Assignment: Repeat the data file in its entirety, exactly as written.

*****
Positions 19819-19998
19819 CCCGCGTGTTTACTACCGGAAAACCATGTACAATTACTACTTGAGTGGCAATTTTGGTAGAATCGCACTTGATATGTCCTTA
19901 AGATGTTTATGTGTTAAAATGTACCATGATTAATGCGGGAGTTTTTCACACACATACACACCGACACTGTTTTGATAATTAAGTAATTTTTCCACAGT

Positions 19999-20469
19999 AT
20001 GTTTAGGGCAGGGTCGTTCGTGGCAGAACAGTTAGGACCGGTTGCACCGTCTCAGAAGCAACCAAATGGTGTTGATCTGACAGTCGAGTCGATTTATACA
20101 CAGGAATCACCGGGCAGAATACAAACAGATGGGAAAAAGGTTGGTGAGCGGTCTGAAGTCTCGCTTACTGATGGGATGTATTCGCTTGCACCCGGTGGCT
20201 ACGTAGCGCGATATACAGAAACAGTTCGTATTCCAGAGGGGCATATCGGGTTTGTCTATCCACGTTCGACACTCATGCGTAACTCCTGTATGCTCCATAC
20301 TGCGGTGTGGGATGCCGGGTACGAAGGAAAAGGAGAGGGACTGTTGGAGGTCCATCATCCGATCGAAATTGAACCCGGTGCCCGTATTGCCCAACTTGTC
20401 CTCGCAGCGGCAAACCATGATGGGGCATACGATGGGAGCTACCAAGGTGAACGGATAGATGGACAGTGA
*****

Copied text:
Positions 19819-19998
19819 CCCGCGTGTTTACTACCGGAAAACCATGTACAATTACTACTTGAGTGGCAATTTTGGTAGAATCGCACTTGATATGTCCTTA
19901 AGATGTTTATGTGTTAAAATGTACCATGATTAATGCGGGAGTTTTTCACACACATACACACCGACACTGTTTTGATAATTAAGTAATTTTTCCACAGT

Positions 19999-20469
19999 AT
20001 GTTTAGGGCAGGGTCGTTCGTGGCAGAACAGTTAGGACCGGTTGCACCGTCTCAGAAGCAACCAAATGGTGTTGATCTGACAGTCGAGTCGATTTATACA
20101 CAGGAATCACCGGGCAGAATACAAACAGATGGGAAAAAGGTTGGTGAGCGGTCTGAAGTCTCGCTTACTGATGGGATGTATTCGCTTGCACCCGGTGGCT
20201 ACGTAGCGCGATATACAGAAACAGTTCGTATTCCAGAGGGGCATATCGGGTTTGTCTATCCACGTTCGACACTCATGCGTAACTCCTGTATGCTCCATAC
20301 TGCGGTGTGGGATGCCGGGTACGAAGGAAAAGGAGAGGGACTGTTGGAGGTCCATCATCCGATCGAAATTGAACCCGGTGCCCGTATTGCCCAACTTGTC
20401 CTCGCAGCGGCAAACCATGATGGGGCATACGATGGGAGCTACCAAGGTGAACGGATAGATGGACAGTGA